In March 2020, as the COVID-19 virus traversed the planet, U.N. Secretary-General António Guterres called for a global ceasefire to fight the common enemy.
The virus, compounded by the effects of armed conflict, he noted, hit the most vulnerable the hardest. Women, children, the marginalized, and the displaced were among the most defenseless. Hostilities must cease to permit the delivery of aid, the conditions for diplomacy, and ultimately, a resolution to the conflicts.
The response to Guterres’s appeal was discouraging.
Africa, a key battleground on both the pandemic and conflict fronts, had much to gain from a universal ceasefire. However, in the months that followed, little common ground emerged at negotiating tables, where weaker actors made contingent demands that the powerful refused to honor, or on the battlefields, where more powerful parties declined to lay down arms, hoping to achieve a military win.
The Security Council, divided internally, failed to endorse the proposal for more than three months. The United States posed a major obstacle when it insisted that its “counterterrorism” operations be exempted from the ban—a demand that was substantially honored in the final resolution.
Absent political will, the UN resolution will not promote the domestic and international cooperation necessary to defeat the virus. Evidence from Africa—notably, Mali, Nigeria, and Somalia—suggests that in countries already weakened by poverty, political repression, and violent extremism, the pandemic is intensifying societal tensions and exacerbating rather than quelling civil unrest.
The impact of the virus has highlighted regional inequalities. The collapse of health and economic systems, already under duress, has spurred ethnic scapegoating and xenophobia. Virus containment measures have offered authoritarian states new opportunities to strengthen their powers and repress their opponents.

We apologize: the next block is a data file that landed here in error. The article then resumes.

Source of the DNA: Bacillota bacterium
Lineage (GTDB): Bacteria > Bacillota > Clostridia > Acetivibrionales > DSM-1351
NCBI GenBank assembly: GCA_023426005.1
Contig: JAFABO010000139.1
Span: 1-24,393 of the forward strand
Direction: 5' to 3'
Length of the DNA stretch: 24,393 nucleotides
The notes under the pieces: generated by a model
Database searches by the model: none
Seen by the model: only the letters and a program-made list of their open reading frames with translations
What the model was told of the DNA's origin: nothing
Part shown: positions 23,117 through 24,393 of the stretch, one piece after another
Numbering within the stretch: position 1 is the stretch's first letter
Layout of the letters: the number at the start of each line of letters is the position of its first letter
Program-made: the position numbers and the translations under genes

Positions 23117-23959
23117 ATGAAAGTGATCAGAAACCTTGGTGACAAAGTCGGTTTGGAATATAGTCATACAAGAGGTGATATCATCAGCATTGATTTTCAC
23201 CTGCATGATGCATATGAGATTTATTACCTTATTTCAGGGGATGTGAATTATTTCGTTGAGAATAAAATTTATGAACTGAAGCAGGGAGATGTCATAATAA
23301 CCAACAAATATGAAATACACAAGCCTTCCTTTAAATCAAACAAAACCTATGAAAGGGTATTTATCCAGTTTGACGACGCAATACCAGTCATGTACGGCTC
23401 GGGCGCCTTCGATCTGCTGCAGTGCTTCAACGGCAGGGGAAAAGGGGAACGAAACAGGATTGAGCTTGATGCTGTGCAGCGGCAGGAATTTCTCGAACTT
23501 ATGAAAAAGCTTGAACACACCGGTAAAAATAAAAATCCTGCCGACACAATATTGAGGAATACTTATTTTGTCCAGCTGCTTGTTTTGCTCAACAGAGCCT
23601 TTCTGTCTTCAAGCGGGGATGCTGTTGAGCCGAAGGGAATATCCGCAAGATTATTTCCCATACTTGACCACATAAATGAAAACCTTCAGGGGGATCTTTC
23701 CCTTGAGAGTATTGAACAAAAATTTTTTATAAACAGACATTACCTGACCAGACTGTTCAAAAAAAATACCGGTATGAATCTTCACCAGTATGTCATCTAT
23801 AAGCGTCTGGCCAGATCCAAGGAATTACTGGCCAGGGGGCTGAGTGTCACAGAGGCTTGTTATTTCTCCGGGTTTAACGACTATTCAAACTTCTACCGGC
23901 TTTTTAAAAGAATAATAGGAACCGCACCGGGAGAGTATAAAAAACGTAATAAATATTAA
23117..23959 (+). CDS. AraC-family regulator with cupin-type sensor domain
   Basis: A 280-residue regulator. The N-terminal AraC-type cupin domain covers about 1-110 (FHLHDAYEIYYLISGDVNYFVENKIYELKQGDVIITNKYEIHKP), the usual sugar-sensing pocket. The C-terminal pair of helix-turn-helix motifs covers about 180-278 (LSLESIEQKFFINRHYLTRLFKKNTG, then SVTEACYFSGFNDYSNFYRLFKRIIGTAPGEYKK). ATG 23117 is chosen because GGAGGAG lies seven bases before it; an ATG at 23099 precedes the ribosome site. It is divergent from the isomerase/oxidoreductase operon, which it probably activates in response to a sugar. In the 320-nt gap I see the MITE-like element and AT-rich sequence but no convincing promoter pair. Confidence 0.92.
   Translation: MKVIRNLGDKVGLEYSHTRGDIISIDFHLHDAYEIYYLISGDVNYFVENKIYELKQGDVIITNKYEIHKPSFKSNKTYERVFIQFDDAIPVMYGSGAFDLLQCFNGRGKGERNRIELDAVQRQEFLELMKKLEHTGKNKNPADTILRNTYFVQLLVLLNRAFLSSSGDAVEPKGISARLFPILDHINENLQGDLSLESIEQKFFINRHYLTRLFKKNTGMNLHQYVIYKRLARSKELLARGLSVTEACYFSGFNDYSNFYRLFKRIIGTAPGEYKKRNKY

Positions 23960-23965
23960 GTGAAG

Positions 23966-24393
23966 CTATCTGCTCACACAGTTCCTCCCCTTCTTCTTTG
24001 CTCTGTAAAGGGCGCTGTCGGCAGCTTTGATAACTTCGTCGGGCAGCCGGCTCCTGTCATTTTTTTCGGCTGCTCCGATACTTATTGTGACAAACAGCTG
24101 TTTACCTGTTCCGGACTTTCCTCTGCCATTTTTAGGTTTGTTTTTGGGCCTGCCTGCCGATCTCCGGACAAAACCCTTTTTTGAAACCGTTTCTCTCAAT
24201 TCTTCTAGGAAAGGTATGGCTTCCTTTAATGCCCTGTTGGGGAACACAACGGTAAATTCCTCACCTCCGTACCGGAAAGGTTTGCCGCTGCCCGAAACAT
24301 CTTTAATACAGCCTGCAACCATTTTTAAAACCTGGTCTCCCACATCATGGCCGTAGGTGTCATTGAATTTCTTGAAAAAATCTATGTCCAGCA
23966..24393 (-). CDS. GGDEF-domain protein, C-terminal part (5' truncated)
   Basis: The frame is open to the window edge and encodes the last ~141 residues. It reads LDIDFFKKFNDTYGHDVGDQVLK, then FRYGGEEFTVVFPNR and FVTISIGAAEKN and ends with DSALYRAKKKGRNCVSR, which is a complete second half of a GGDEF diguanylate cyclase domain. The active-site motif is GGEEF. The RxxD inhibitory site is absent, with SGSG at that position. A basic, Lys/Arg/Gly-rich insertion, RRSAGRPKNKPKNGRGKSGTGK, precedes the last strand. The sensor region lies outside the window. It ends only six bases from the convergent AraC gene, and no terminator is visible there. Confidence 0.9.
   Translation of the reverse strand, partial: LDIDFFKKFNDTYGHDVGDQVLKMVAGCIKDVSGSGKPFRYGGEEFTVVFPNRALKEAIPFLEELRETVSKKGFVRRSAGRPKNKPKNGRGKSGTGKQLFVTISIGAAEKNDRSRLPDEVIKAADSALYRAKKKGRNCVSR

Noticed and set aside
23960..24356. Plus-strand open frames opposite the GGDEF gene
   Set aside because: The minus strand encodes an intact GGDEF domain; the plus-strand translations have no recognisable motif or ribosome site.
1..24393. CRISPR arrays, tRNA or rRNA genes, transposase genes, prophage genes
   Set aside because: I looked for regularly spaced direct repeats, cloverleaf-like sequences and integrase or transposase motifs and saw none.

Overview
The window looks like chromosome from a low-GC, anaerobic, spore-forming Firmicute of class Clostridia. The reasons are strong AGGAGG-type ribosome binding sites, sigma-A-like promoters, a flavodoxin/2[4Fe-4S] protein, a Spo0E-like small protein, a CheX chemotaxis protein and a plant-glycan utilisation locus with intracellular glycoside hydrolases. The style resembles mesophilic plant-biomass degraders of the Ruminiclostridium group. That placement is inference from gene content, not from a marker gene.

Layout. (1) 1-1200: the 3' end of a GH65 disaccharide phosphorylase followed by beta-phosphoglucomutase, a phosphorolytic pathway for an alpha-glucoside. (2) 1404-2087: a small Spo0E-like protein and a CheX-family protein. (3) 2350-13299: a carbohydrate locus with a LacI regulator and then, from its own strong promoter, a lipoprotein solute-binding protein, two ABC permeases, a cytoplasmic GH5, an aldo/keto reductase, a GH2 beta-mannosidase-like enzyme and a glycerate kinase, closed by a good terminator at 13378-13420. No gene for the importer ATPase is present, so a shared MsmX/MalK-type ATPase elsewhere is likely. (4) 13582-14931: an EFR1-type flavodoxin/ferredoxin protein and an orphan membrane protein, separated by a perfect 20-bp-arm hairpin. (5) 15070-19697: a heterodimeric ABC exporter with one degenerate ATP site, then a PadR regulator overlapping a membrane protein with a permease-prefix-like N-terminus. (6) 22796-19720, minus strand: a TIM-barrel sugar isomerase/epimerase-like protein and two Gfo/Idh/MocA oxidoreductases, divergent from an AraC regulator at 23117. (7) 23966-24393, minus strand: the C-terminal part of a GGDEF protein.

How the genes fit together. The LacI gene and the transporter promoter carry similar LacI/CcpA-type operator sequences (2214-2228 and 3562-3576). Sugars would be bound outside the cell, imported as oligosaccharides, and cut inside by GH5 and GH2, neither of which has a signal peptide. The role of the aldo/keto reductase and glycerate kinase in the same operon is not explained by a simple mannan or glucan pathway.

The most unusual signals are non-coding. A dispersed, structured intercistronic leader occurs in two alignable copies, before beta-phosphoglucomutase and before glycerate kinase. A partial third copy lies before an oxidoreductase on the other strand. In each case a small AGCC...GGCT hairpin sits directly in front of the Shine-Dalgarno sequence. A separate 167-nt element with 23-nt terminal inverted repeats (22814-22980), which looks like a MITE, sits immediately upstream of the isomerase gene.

Internal conflicts, which before the pandemic had spilled over borders and attracted foreign military intervention, risk further intensification.
African economies, already devastated by the impact of climate change, violent conflicts, and global downturns, have been further battered by the COVID-19 pandemic, which has pushed millions of people into extreme poverty.
In Mali, where 3.5 million residents face food insecurity as a result of violent extremism and civil unrest, virus-related economic shutdowns and reduced remittances may threaten 1.3 million people with hunger and impoverish 800,000 more.
In Nigeria, the World Bank predicts that COVID-19 will drive oil revenues down by 70% this year—fallout from worldwide industrial shutdowns, work-from-home orders, and the grounding of airplanes. The ripple effects may force 5 million more residents into poverty—in a country that already tops global charts for extreme impoverishment.
Economically vulnerable populations, abandoned by their governments, are targets of opportunity for violent extremists—including many that are affiliated with al-Qaeda or the Islamic State. In Somalia, al-Shabaab has established a COVID-19 treatment center and offered protection and basic services where the state has not.